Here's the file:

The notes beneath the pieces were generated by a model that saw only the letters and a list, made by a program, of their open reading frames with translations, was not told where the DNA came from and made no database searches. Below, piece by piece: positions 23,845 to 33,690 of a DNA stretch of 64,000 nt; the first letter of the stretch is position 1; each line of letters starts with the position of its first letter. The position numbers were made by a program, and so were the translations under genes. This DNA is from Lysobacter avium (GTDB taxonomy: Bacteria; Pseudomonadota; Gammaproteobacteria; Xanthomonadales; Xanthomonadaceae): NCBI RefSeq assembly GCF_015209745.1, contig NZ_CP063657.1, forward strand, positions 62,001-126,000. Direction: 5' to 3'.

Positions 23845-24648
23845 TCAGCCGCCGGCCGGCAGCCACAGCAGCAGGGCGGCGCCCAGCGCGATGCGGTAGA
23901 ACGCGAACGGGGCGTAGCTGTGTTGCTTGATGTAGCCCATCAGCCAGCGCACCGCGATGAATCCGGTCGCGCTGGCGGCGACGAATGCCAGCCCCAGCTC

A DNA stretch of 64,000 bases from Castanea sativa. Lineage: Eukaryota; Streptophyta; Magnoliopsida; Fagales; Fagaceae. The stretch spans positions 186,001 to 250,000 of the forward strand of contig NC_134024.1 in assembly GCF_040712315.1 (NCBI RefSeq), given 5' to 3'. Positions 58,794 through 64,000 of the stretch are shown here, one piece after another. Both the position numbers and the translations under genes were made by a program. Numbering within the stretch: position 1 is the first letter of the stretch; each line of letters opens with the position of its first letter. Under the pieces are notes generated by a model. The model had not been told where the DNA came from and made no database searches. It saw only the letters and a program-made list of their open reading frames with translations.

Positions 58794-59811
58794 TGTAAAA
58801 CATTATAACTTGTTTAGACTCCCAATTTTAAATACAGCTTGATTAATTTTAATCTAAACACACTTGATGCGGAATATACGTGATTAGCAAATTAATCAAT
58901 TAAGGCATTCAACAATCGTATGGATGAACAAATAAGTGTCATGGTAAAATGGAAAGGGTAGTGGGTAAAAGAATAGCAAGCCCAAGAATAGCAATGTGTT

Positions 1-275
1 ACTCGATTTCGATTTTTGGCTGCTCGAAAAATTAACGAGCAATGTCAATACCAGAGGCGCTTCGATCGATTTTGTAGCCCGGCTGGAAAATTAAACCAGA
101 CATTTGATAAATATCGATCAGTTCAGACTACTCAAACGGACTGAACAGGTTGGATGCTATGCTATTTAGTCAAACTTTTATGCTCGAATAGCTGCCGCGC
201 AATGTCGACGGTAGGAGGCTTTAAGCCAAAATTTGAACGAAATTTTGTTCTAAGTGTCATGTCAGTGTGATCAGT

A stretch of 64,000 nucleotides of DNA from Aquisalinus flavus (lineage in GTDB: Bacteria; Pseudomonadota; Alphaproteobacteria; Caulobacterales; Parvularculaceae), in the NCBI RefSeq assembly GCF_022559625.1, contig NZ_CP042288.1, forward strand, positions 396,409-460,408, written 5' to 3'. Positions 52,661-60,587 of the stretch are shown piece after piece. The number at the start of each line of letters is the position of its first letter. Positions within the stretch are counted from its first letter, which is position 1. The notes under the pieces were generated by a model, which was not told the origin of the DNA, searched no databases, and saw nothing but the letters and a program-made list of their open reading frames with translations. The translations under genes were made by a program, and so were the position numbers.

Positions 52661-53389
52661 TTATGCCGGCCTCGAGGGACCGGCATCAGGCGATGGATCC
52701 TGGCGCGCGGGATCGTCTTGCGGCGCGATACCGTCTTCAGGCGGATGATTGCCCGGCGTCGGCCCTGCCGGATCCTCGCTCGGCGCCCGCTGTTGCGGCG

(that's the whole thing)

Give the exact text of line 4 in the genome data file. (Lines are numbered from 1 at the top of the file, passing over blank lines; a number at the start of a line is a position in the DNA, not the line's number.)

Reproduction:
23901 ACGCGAACGGGGCGTAGCTGTGTTGCTTGATGTAGCCCATCAGCCAGCGCACCGCGATGAATCCGGTCGCGCTGGCGGCGACGAATGCCAGCCCCAGCTC